October 23, 2013

IFC for content, follow up

Thanks for the warm welcome!
Not counting the inaugural post, I'd say the first "real" MdR Advies blog made quite an entrance... So to start: thanks to all of you who took the time and effort to respond to this post! It was very insightful, and I learned a lot!
Special thanks to Jon Mirtschin from GeometryGym though. This guy never fails to amaze me with his profound knowledge of what IFC is, encompasses and what it can become. His blog in response to mine gave great insight to current IFC possibilities and limitations (mainly related to implementation) and what efforts software vendors, even the most IFC-minded, have to make to get this format to work. As always it was an inspiring read that brought me a lot of new ideas, and lead me to abandon some old ones for being wrong, short-sighted or just simply outdated.
Oh btw: I'm wrong all the time. I know this. I just don't know when. So if there is anything that I put on this blog that you're sure is complete and utter bullshit, let me know. Frankly, that's partly why the internet as a whole is such a great thing. There's always somebody out there to learn from. My first blog had a staggering 600+ pageviews until now. But *only* a handful responses. Surely there must have been others that were thinking "what the hell is this guy blabbing about?! I know for a fact it's flatout wrong". Please do share your insights, I want to know. How else am I going to learn, right? I might not always agree with you, but I will always listen to what you have to say.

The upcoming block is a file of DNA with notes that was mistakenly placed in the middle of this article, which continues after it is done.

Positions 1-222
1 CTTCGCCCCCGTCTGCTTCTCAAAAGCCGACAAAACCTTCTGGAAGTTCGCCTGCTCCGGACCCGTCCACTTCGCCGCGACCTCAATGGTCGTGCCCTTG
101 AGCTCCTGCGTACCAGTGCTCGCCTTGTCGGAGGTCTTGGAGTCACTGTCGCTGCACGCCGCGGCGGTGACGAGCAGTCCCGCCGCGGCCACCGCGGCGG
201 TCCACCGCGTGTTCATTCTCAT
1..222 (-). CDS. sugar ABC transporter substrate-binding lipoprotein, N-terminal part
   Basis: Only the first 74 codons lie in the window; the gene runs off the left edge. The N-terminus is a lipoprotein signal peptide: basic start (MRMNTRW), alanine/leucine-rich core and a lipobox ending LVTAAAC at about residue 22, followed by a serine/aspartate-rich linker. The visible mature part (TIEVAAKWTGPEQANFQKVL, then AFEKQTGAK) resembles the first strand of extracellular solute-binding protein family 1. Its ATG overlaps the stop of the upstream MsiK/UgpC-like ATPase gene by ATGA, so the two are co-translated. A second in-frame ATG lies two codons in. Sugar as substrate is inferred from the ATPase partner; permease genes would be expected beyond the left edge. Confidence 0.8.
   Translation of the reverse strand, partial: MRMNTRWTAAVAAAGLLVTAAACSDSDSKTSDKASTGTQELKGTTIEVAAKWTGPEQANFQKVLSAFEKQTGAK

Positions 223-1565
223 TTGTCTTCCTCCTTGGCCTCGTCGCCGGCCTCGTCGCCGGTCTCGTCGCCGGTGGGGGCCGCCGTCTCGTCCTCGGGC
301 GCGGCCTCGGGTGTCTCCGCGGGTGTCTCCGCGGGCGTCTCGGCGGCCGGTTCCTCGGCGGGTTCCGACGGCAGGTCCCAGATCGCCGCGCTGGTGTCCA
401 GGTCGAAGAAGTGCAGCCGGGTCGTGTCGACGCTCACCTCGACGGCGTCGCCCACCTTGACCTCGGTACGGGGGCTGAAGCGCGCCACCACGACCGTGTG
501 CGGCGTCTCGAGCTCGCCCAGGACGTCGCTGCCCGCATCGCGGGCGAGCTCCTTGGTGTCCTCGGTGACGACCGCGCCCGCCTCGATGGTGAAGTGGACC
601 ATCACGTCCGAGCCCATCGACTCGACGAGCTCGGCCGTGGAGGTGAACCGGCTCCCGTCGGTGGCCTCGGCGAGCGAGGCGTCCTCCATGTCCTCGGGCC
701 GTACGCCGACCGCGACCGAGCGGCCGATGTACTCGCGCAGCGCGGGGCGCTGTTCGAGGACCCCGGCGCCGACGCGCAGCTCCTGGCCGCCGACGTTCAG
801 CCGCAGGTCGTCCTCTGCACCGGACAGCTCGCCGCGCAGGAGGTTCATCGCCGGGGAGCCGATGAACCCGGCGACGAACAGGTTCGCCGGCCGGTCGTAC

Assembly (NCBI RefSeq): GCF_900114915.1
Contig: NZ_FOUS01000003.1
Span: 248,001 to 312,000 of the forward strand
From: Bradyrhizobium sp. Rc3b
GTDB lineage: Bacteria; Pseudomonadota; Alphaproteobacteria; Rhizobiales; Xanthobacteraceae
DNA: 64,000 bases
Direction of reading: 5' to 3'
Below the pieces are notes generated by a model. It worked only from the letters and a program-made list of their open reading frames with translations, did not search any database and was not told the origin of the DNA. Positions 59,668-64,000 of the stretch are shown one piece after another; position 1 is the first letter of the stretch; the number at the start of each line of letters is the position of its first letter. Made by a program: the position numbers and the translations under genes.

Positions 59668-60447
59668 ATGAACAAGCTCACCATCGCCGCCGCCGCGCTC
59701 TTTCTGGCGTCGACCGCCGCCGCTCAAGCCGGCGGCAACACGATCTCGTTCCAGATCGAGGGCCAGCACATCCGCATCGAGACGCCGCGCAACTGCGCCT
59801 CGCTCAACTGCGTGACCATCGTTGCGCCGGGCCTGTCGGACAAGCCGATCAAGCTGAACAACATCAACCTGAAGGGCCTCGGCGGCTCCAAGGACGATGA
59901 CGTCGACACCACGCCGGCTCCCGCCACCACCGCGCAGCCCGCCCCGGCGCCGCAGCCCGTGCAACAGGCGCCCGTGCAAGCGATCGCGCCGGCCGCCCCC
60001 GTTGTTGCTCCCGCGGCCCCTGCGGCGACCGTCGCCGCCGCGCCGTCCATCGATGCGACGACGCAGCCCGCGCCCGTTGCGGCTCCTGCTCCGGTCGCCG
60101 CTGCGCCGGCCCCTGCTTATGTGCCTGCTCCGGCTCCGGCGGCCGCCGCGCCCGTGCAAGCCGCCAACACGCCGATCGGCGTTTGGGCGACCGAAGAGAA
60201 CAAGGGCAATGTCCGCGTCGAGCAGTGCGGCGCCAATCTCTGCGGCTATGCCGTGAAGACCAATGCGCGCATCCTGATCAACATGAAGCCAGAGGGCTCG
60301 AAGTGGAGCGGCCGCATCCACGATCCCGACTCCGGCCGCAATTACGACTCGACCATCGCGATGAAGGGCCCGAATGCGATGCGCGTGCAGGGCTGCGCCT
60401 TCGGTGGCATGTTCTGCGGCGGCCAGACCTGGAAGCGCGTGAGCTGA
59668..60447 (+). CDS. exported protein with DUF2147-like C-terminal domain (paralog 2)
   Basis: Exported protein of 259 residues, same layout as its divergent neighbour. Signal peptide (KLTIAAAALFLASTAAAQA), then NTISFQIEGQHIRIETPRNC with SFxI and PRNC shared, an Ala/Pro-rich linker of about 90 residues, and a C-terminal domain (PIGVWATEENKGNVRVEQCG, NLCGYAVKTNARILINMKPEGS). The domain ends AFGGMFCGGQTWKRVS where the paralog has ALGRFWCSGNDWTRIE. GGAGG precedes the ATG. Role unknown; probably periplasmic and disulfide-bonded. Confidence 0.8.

So to wrap this up: thanks again for the warm welcome in the blogosphere!
Why the follow-up?
Well, after the post there was some Dutch twitter exchange about it. Then I got a call from another Dutch guy. We talked about IFC, OpenBIM and my view on content libraries for BIM. I explained my view that creating those, as if we are back in the 1980's when we created the habit of dwg-libraries is insane for BIM. Basically we have a database that holds all product specs at a manufacturer. They then create pdf fact sheets and dwg drawings. And then they pay someone to recreate what basically is another database from those specs and drawings. Multiple times, for different BIM formats...